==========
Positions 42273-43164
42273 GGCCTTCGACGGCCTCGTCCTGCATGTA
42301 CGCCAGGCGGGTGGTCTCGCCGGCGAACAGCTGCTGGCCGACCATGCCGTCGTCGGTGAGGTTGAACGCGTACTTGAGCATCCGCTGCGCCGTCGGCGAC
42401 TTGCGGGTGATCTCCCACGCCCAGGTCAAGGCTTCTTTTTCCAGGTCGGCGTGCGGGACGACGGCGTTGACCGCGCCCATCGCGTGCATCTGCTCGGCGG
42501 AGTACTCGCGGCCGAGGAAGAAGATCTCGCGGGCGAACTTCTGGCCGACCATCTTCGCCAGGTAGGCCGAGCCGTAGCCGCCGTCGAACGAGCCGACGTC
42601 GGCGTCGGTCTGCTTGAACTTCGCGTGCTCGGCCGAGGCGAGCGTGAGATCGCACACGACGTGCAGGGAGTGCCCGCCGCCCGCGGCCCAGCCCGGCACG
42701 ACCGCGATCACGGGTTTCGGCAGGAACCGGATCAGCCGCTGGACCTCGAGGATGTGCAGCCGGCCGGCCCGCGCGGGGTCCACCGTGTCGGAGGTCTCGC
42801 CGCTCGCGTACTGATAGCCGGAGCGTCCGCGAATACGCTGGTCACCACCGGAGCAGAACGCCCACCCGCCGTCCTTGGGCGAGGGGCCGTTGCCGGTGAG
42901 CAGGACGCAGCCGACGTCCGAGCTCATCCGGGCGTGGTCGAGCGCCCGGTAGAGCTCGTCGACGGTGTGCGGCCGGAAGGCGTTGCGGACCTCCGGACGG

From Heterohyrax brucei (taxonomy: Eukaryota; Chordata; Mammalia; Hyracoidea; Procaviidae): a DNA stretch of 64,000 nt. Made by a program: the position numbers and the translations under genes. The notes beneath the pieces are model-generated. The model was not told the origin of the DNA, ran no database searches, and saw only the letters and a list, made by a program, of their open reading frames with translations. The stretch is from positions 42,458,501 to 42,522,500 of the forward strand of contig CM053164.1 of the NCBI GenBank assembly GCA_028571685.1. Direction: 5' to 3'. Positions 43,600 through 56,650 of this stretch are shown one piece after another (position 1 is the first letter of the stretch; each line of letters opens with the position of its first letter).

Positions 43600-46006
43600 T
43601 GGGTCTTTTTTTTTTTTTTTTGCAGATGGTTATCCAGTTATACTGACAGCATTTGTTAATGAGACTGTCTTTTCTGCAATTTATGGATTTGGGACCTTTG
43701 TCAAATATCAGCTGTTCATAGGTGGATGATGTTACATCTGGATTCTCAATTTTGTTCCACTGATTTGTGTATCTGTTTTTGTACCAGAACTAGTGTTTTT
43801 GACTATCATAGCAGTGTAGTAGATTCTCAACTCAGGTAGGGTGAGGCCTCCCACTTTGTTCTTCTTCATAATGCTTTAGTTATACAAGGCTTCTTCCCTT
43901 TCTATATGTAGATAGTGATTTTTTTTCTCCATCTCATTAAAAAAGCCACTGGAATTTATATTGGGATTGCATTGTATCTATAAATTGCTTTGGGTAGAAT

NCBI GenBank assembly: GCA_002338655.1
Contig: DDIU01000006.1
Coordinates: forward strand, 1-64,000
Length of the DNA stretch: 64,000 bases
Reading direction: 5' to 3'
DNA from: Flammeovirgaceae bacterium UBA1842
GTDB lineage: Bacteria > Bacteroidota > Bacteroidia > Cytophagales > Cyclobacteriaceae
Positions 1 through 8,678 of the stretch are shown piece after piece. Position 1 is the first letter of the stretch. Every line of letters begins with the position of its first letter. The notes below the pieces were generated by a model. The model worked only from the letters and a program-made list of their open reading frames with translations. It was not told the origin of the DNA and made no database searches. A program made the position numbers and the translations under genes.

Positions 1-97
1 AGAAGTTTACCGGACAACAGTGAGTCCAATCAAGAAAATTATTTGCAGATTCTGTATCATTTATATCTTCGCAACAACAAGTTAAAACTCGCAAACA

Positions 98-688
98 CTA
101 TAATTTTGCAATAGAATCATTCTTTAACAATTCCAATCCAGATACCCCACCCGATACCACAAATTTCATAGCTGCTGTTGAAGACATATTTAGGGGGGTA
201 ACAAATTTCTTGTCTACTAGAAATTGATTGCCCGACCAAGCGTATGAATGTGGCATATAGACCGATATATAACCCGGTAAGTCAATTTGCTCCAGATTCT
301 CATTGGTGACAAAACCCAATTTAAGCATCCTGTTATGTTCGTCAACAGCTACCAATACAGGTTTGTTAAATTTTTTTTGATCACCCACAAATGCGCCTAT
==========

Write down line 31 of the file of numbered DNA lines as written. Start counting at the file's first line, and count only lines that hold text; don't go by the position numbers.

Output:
301 CATTGGTGACAAAACCCAATTTAAGCATCCTGTTATGTTCGTCAACAGCTACCAATACAGGTTTGTTAAATTTTTTTTGATCACCCACAAATGCGCCTAT